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AMES v. VOIT

March 2, 1951

AMES
v.
VOIT et al.



The opinion of the court was delivered by: LEIBELL

This is a motion by the defendant corporation, The Mengel Company, to require the plaintiff to give security in the sum of $ 5,000 on the grounds that he is in effect bringing a derivative action in favor of the defendant corporation and against the individual defendant, Alvin A. Voit, and should post security under Section 61-b of the New York General Corporation Law, Mc.K. Unconsol. Laws, c. 23.

Section 61-b provides:

 'Sec. 61-b. Security for expenses

 'In any action instituted or maintained in the right of any foreign or domestic corporation by the holder or holders of less than five per centum of the outstanding shares of any class of such corporation's stock or voting trust certificates, unless the shares or voting trust certificates held by such holder or holders have a market value in excess of fifty thousand dollars, the corporation in whose right such action is brought shall be entitled at any stage of the proceedings before final judgment to require the plaintiff or plaintiffs to give security for the reasonable expenses, including attorney's fees, which may be incurred by it in connection with such action and by the other parties defendant in connection therewith for which it may become subject pursuant to section sixty-four of this chapter, to which the corporation shall have recourse in such amount as the court having jurisdiction shall determine upon the termination of such action. The amount of such security may thereafter from time to time be increased or decreased in the discretion of the court having jurisdiction of such action upon showing that the security provided has or may become inadequate or is excessive. Added L. 1944, c. 668; amended L. 1945, c. 869, Sec. 3, eff. April 18, 1945.'

 The secretary of the defendant corporation asserts that plaintiff owns only 50 shares of the corporation's 571,624 shares of common stock outstanding; that the stock was issued to her on March 9, 1949 and the highest price it has reached on the New York Stock Exchange is less than $ 18 a share.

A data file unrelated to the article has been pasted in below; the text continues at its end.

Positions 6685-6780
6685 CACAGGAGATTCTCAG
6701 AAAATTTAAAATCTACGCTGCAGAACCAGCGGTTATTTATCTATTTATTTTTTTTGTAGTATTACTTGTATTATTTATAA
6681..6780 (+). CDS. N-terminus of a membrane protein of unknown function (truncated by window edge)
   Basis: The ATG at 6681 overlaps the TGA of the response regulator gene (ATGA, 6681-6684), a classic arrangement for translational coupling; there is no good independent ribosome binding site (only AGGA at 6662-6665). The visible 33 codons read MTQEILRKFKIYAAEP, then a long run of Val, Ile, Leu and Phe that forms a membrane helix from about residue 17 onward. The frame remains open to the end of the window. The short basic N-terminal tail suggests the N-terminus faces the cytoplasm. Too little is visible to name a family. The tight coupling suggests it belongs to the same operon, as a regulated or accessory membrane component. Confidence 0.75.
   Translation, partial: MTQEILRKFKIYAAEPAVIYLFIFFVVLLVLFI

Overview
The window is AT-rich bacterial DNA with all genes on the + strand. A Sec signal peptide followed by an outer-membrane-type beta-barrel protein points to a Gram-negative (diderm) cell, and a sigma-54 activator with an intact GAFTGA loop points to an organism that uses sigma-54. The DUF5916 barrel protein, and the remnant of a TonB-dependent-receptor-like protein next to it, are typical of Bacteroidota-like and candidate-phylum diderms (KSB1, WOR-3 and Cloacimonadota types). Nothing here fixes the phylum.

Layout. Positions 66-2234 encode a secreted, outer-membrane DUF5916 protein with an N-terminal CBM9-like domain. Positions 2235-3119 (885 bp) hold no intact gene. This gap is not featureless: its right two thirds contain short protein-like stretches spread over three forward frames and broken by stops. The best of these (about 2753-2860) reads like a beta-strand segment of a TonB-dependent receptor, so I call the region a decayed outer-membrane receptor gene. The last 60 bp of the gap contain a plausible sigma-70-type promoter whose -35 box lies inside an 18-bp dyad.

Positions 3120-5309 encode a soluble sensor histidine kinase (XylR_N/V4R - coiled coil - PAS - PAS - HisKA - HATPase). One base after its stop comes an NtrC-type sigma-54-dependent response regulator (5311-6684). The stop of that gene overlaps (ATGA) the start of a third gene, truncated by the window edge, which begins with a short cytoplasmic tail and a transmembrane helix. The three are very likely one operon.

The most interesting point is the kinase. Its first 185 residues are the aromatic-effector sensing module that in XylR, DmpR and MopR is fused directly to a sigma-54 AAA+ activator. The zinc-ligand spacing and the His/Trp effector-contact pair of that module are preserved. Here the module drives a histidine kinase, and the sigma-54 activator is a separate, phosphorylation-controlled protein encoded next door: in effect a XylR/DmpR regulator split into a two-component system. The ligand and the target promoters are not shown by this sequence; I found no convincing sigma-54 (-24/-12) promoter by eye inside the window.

After the motion for security was made, the plaintiff served an amended complaint in which she states that she 'brings this action respectively on behalf of herself and all other stockholders of The Mengel Company similarly situated'. She alleges that she has owned her stock since July 31, 1947. The amended complaint charges that the corporation in October 1949 permitted the individual defendant, Voit, to exercise an option to purchase 10,000 shares of the corporation's stock at $ 10 a share in a manner contrary to the option expressly authorized by the stockholders at a special meeting held on February 27, 1945; that the terms of the option called for its exercise by December 31, 1949 and contemplated the payment of cash for the stock; that in effect the October 1949 action was a new option; that two-thirds of the stockholders present at a meeting are required to authorize such an option; and that no such meeting was held.

 The amended complaint alleges:

 '6. On the 21st day of October, 1949, the Board of Directors of the Corporation authorized the issuance of the 10,000 shares of stock to the defendant Voit for a purchase price of $ 100,000.00 payable by a demand promissory note in that amount bearing 3% interest payable semi-annually it being specifically provided however, that 'the corporation was to have no recourse against the maker of the note except to the extent of the stock deposited as collateral security therefore.'

 '7. On the 26th day of October, 1949, the defendant Voit attempted to exercise his option to purchase 10,000 shares of the common stock of the corporation by giving as payment therefore, a note for $ 100,000.00 payable on demand with interest at 3% per annum payable semi-annually. Said note was secured by the 10,000 shares of the Corporation common stock which was purchased by the defendant Voit with the privilege of withdrawing the collateral from time to time by making payments on the principal at the rate of $ 10.00 cash with each share withdrawn. The note further provided that 'the Corporation shall look solely to the collateral placed for the payment of this note.' The note further provided that the dividends on the shares held as security were to be applied first towards the payment of interest and second towards the payment of principal.

 '8. The purported exercise of said option was illegal, invalid, null and void in that

 '(a) there was a failure to pay for said stock in accordance with the terms of the option or in any other way that constitutes payment and in addition there was a failure by Alvin A. Voit or anyone on his behalf to obligate themselves to pay for said stock at some future date;

 '(b) the consent of 2/3 of the stockholders present at the meeting of February 27, 1945 was obtained on the premise that said option could only be exercised by payment for the stock in cash on or before December 21, 1949 and said stock has not been paid for as of the date hereof;

 '(c) the Charter of the corporation provides that the consent of 2/3 of the stockholders must be obtained as a condition prerequisite to the issuance of unissued stock. Said stock had remained unissued as and until the 26th day of October, 1949 and 2/3 of the stockholders of the Corporation have not at any meeting called for that purpose or in any other manner authorized a transfer of the stock without payment of consideration, or upon the terms set forth in paragraphs 6 and 7 of this complaint;

 '(d) that the governmental approval of the solicitation material was given upon the premise that the option would be exercised by payment in ...


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